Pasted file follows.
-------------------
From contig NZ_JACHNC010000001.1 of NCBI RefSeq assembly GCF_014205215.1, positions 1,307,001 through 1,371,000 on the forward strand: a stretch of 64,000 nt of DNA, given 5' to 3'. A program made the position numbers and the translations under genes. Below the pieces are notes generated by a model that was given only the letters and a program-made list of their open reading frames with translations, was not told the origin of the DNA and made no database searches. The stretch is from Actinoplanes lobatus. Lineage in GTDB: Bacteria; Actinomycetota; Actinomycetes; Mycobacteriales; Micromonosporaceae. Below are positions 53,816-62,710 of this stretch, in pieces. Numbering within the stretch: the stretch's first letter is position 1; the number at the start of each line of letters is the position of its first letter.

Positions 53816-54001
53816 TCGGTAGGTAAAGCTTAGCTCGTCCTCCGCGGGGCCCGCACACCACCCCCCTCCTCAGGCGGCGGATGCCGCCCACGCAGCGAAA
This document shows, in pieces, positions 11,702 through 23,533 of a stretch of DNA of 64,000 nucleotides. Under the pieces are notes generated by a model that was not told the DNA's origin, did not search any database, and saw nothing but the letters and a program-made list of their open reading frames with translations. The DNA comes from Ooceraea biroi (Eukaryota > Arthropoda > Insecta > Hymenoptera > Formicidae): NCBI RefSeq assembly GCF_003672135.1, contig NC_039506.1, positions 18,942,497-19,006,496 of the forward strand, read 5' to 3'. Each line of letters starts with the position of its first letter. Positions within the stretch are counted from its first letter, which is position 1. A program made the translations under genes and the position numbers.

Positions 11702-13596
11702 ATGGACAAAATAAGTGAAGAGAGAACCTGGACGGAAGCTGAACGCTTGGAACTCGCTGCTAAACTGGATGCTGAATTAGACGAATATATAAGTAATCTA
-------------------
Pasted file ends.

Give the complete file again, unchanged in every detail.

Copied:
From contig NZ_JACHNC010000001.1 of NCBI RefSeq assembly GCF_014205215.1, positions 1,307,001 through 1,371,000 on the forward strand: a stretch of 64,000 nt of DNA, given 5' to 3'. A program made the position numbers and the translations under genes. Below the pieces are notes generated by a model that was given only the letters and a program-made list of their open reading frames with translations, was not told the origin of the DNA and made no database searches. The stretch is from Actinoplanes lobatus. Lineage in GTDB: Bacteria; Actinomycetota; Actinomycetes; Mycobacteriales; Micromonosporaceae. Below are positions 53,816-62,710 of this stretch, in pieces. Numbering within the stretch: the stretch's first letter is position 1; the number at the start of each line of letters is the position of its first letter.

Positions 53816-54001
53816 TCGGTAGGTAAAGCTTAGCTCGTCCTCCGCGGGGCCCGCACACCACCCCCCTCCTCAGGCGGCGGATGCCGCCCACGCAGCGAAA
This document shows, in pieces, positions 11,702 through 23,533 of a stretch of DNA of 64,000 nucleotides. Under the pieces are notes generated by a model that was not told the DNA's origin, did not search any database, and saw nothing but the letters and a program-made list of their open reading frames with translations. The DNA comes from Ooceraea biroi (Eukaryota > Arthropoda > Insecta > Hymenoptera > Formicidae): NCBI RefSeq assembly GCF_003672135.1, contig NC_039506.1, positions 18,942,497-19,006,496 of the forward strand, read 5' to 3'. Each line of letters starts with the position of its first letter. Positions within the stretch are counted from its first letter, which is position 1. A program made the translations under genes and the position numbers.

Positions 11702-13596
11702 ATGGACAAAATAAGTGAAGAGAGAACCTGGACGGAAGCTGAACGCTTGGAACTCGCTGCTAAACTGGATGCTGAATTAGACGAATATATAAGTAATCTA